2017 STARTS Prize: Innovative Projects That Cross the Boundaries of Disciplines

Dealing with complex issues calls for marshalling insights and skills from numerous fields, cultures and perspectives. Excellence in accomplishing this is precisely what the European Commission aims to honor with the STARTS Prize. Here, we present 2017’s best projects and what the jury’s statement has to say about them. Many will be featured in a special exhibition running at the Ars Electronica Festival in Linz.

STARTS Prize 2017 Projects

Timely, innovative projects at the nexus of science, technology and art will be on display for Ars Electronica festivalgoers in the STARTS Prize exhibition running September 7-11, 2017 at POSTCITY Linz. To pick this year’s winners, the STARTS Prize’s international jurors – Bradly Dunn Klerks (general director, Iris van Herpen), Chiaki Hayashi (Japan liaison, MIT Media Lab), Sophie Lamparter (swissnex San Francisco), Alexander Mankowsky (Daimler), Rikke Frisk (Indigeb), Shuzo John Shiota (Polygon Pictures) and Victoria Vesna (UCLA)—evaluated 2,977 submissions from 97 countries.

startsjury

The 2017 STARTS Prize Jury (from left to right): Shuzo John Shiota (Polygon Pictures), Bradly Dunn Klerks (General Director Iris van Herpen), Chiaki Hayashi (Japan Lisaison MIT Media Lab), Victoria Vesna (UCLA), Sophie Lamparter (swissnex San Francisco), Rikke Frisk (Indigeb), Alexander Mankowsky (Daimler). Credit: Ars Electronica / Martin Hieslmair

„Through the two main prizes and all the Honorary Mentions, we have a tool to highlight artistic contributions and outstanding examples of mutually beneficial collaborations between artists, researchers, and technologists; projects that allow technology and research to cross over the divisive borders of their disciplines. We awarded and recognized projects that prove the importance of interdisciplinary and diverse collaboration, and offer not just inspiration but adoptable models for institutions, organizations, and individuals to follow“, according to the introductory statement by the jury, the full text of which is available online at starts-prize.aec.at. But now to the 2017 prizewinners:

I'm Humanity

Credit: MIRAI records, foto: MIRAI seisaku

Grand Prize – Artistic Exploration: l’m Humanity by Etsuko Yakushimaru

Jury Statement: Etsuko Yakushimaru is an example of a new generation of young artists who seamlessly traverse the worlds of fine art, pop culture, performance, science, and technology. Her creative expression includes drawing, installation art, media art, poetry and recitation, including doing vocals and illustrations for a rock band formed in 2006Soutaiseiriron (Theory of Relativity). She is also a primary member of electronic pop unit Tutu Helvetica, and collaborates with a number of highly regarded musicians.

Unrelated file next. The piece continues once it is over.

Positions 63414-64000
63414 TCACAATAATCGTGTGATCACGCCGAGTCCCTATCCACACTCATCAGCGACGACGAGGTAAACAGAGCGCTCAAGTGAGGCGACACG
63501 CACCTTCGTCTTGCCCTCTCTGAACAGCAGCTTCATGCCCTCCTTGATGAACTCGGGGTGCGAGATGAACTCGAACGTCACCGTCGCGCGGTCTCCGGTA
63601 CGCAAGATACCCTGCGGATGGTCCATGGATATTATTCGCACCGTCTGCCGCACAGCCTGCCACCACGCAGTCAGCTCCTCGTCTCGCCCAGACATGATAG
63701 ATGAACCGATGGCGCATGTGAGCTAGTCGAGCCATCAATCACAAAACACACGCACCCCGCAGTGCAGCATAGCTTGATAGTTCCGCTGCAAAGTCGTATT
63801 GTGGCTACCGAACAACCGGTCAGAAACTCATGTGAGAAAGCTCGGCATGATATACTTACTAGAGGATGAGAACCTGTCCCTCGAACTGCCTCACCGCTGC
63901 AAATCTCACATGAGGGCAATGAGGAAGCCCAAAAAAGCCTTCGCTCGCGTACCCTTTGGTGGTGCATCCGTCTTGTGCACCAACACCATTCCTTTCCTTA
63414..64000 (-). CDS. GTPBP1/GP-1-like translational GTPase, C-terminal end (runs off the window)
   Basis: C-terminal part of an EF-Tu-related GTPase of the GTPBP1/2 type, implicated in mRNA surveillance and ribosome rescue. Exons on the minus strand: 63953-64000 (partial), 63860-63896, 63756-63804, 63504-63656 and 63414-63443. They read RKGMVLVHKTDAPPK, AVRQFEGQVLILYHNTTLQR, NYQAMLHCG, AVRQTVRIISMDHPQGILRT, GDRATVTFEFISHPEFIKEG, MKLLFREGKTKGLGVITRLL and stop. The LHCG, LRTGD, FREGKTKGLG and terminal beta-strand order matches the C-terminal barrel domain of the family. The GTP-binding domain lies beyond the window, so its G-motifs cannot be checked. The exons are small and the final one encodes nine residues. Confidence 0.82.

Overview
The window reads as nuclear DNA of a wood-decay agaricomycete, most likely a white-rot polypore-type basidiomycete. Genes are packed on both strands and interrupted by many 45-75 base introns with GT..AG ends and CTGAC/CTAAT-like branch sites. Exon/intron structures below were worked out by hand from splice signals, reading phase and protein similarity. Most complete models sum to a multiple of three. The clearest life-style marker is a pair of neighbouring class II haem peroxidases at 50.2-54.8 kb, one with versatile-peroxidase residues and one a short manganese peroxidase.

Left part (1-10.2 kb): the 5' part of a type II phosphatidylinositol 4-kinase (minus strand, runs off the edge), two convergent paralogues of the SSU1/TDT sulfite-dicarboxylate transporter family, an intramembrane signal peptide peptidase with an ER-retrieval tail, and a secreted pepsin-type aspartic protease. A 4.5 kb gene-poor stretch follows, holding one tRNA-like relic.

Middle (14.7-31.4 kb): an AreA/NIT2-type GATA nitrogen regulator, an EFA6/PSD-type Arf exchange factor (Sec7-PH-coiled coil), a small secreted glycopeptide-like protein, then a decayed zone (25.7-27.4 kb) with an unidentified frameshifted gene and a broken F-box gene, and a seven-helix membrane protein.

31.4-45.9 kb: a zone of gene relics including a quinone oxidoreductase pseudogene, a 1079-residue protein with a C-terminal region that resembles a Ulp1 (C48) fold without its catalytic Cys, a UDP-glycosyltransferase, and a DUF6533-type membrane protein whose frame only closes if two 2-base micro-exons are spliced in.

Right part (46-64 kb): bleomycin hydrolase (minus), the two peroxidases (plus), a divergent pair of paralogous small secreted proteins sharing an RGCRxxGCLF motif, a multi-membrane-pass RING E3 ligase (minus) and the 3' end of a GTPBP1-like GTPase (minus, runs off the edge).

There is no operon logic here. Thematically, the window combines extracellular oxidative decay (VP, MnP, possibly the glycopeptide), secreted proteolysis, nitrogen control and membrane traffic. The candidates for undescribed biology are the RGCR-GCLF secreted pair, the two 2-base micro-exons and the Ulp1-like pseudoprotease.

I’m Humanity“, is a song by Yakushimaru with which she imagines new ways that music could be transmitted, recorded, mutated, and diffused. Here we have pop music composed with the use of the nucleic acid sequence of Synechococcus, a type of cyanobacteria that has long existed in Ibaraki Prefecture. The artist envisions that even if humanity goes extinct in the future, the species that replace humanity will eventually decode the music in the microorganism through translation methods that go far beyond what we can even imagine.

Professor Satoshi Hanada at the Tokyo Metropolitan University opened his lab to enable the process by cultivating genetically modified microorganisms. The genetic codes (276 nucleotides) were artificially synthesized by a DNA synthesizer and inserted in a vector, designated pSyn_1. The inserted DNA fragment encoded music chords were then introduced to a genome of a host cell (cyanobacterium, Synechococcus elongatus PCC 7942) by homologous recombination. Thus the music chords in the Synechococcus genome can be infinitely reproduced along with cell division and are continually passed on from us to the post-human with occasional mutation.